Resolutions rewind

by Jeanne Reynolds

This time last year I posted that I don’t make New Year’s resolutions. Instead, I like to set a few new goals each year.

To recap those thoughts, goals focus on accomplishment rather than fixing what’s wrong. They feel positive instead of punitive. I may not achieve all my goals in any given year, but putting them in writing helps me clarify what’s important to me.

What I rarely do, though, is pull the list back out and check my progress toward those goals. Yeah, I kind of know in my head the big things I accomplished during the year. (Some of them end up in my Christmas letter, when I get around to doing one. Christmas letters: love them or hate them? Discuss among yourselves.)

Since I went “public” with my goals last year, I thought it only fair to share the results. And two things surprised me:

  1. I had forgotten most of the items on the list.
  2. I did better than I thought.

Here’s a look:

 

  • Run a half-marathon in under 2:05. Yes! I ran the Palmetto Half at Sandhills in
  • 2:03 and change. I have to confess this wasn’t exactly a stretch goal since it’s waaay slower than I used to run, but coming off some injuries it seemed reasonable.
  • Paint our bedroom and get new linens and towels. Yes! We ended up getting nearly the whole inside of the house painted a calming gray. Love. It. For those interested, I went with an all-white bed and mossy green towels in the master bath.
  • Obtain and complete at least 3 freelance writing jobs. Didn’t take even the first step toward this, except in my mind. Realistically, this won’t happen until I can cut back my hours on my “real” job. Maybe this year.
  • Lower my golf handicap to 14. Surprisingly, yes! I had some good rounds in the summer and fall, bringing it down to 13 something. Of course with our recent weather I’ll be back where I started, but at least I know it’s possible.
  • Finish the first phase of landscaping in the natural area of our Cat Island home. Hmm, sort of? Another pesky hurricane drained a good bit of our resources but we’re making progress. Unfortunately, a couple rows of wax myrtles that will one day be a huge hedge aren’t yet making a dent in the use of our yard as the neighborhood ball field (you can probably hear my husband saying “I told you so” in the background). But someday … And we did plant four new trees to replace some of those lost in the 2016 hurricane.
  • Take a special getaway trip to celebrate a milestone birthday. Not yet – see hurricanes above. Instead, the trip will be this year to celebrate our 25th wedding anniversary. Rome, Tuscany and Amalfi coast, here we come.Italy guidebook

So now it’s time to set some goals for 2018. I’m going to take a little longer to think about that. But based on points 1 and 2 above, I realize it’s not the goals themselves but the act of setting them that matters. Most of us get so busy just charging through each day, we seldom stop to think about where we’re going. Just taking some time to think about what’s important to me – and what I might be willing to do to reach it – is a good goal in itself.

Remembering the Sabbath Day

By Chaunte McClure

Growing up in the South, particularly in the Pee Dee region of South Carolina with my grandparents, there were just some things you didn’t do on Sundays. For most of my childhood Grandma and Granddaddy didn’t work, rather they spent all day at home doing his and her tasks. Grandma cooked, cleaned and cared for a few of her grands while Granddaddy kept the yard mowed, tended the chickens and the garden and did handy work in and outside our cinderblock house.

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With the exception of cooking, we completed most tasks by Saturday night because, in our house, they remembered the Sabbath Day and hallowed it. That meant no: cleaning (except dishes, of course), washing clothes, ironing, sewing, cleaning cars or mowing. No one, that I can recall, had a problem with that because that was the norm.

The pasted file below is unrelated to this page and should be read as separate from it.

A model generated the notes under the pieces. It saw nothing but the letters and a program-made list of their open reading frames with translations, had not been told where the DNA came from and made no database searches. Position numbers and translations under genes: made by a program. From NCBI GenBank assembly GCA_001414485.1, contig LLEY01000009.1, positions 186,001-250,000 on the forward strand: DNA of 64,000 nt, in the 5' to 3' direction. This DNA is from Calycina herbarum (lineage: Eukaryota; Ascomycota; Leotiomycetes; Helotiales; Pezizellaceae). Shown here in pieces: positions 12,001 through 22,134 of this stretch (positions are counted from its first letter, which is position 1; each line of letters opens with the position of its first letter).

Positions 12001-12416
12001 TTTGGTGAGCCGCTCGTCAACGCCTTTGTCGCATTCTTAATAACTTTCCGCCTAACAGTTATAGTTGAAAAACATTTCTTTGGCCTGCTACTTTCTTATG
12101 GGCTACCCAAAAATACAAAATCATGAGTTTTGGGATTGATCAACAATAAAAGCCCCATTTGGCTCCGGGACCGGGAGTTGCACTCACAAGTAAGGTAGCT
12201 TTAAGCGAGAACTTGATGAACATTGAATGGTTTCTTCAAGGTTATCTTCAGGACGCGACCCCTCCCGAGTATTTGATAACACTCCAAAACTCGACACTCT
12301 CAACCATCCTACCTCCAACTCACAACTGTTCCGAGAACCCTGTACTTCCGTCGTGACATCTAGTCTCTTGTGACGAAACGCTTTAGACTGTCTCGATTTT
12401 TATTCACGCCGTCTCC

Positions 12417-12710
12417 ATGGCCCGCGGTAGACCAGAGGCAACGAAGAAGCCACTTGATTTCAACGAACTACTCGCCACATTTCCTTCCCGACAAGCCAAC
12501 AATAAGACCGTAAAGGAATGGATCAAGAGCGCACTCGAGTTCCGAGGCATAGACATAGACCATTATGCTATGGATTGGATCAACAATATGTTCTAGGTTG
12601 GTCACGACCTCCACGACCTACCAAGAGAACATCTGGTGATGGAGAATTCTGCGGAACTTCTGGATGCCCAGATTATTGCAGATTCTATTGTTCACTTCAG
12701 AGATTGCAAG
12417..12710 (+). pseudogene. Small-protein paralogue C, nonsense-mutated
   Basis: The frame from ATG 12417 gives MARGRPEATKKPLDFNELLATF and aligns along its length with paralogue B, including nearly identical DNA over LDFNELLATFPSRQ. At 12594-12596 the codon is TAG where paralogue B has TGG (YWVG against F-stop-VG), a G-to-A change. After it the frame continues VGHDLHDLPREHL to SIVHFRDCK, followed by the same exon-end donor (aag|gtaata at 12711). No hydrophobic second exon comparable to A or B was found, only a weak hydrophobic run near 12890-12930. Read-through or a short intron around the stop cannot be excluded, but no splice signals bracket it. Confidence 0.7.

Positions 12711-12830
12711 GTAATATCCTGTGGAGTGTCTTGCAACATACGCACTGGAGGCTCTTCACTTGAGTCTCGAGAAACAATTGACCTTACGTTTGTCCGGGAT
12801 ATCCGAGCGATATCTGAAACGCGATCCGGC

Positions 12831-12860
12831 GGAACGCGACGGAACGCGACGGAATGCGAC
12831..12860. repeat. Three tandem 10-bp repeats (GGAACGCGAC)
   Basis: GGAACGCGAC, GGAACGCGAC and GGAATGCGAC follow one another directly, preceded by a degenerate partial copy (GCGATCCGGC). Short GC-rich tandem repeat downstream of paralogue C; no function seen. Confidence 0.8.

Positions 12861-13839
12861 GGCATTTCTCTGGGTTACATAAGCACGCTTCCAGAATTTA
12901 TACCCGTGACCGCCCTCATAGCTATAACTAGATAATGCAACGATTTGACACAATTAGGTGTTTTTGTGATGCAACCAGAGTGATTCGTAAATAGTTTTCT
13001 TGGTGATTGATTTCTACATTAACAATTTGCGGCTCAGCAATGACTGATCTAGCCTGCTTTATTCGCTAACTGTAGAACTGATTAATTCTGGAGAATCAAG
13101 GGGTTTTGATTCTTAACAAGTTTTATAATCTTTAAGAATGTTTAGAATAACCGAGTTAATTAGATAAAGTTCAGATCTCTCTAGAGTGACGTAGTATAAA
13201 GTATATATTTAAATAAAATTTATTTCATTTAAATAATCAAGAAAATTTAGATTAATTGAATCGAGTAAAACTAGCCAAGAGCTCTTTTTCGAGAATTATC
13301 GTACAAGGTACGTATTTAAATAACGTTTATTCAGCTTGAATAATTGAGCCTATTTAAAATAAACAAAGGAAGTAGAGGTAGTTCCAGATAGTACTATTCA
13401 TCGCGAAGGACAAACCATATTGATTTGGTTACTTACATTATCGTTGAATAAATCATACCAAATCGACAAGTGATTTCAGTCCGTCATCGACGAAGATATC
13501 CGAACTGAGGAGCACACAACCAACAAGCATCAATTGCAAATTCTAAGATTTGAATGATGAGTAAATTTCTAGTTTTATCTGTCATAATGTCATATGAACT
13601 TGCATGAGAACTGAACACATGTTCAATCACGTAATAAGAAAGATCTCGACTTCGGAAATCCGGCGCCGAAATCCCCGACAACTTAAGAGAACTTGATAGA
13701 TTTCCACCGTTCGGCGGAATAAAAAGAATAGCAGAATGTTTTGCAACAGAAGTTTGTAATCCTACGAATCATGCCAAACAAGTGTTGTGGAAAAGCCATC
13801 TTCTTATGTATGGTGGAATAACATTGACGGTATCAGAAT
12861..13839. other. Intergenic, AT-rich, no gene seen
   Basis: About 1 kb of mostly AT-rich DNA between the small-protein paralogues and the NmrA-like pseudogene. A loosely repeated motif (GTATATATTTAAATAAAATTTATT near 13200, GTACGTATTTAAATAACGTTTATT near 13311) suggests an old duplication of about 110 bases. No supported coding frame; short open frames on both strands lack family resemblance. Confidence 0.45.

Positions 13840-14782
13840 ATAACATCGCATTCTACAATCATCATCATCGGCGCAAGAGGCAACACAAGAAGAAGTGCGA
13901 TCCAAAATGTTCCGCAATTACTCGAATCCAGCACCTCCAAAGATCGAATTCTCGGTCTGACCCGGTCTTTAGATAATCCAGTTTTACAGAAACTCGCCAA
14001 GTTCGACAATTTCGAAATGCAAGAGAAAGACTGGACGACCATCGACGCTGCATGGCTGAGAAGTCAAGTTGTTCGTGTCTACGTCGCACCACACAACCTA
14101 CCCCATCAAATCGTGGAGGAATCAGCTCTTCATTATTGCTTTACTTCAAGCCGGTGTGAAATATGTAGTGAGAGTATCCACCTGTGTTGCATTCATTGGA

Honestly, I’m not sure if that was a religious or cultural practice, but after living in a larger city, I’ve noticed that for many families, Sunday is the day to get all the housework and yard work done.

In the summer, forget sleeping in a little later on Sunday because the sleep you’ve been longing for all week is bound to get interrupted by the sound of a lawnmower. And because you’re sleeping so well, the mower actually sounds like an antique John Deere tractor.

In my household, we’re guilty of ironing on Sunday mornings because we don’t always choose our Sunday outfits Saturday night. Sometimes I think about Grandma while I stand in the laundry room ironing. I visualize her with her hand on her hip giving me “the look” – the now-you-know-better-than-that look. And I do know better, but I wonder if others don’t or because they are now adults they live by their own rules and not necessarily by what their parents and/or grandparents taught them. For many families, I’m sure Sunday is the only day to get it done because of work schedules.

What about you? Are chores forbidden at your home on Sunday?

Do You, Can You, Will You, Have a Sense of Freedom About You?

By Shannon Boatwright

 

“Every woman that finally figured out her worth, has picked up her suitcase of pride and boarded a flight to freedom, which landed in the valley of change.”

  • Shannon L. Alder

As we journey into a new year, I want us to start with as much confidence, hope and positivity that we can grasp hold of. Ironically, as I write this blog entry, I’m quite honestly not feeling very confident and actually have a hint of depression with a side of insecurity. I’m aware of my worth, my skills, my talents & most importantly, my blessings. At my core, I know I’ve got this. Yet, in this moment, I’m hesitant and leery of starting a new year, one that will bring an incredibly busy rest of the school year (one in which just the thought tends to overwhelm me.) This past year there were people I’d hoped to reconnect with, things I would’ve liked to accomplish personally and adventures I wanted to experience with my kids. I have a birthday coming soon and I’m not doing so well with this whole getting older thing. Any woman reading this entry I’m sure will feel me on the issue of dealing with getting older. Though I love the getting wiser part, the physical aging part of the equation certainly has its moments.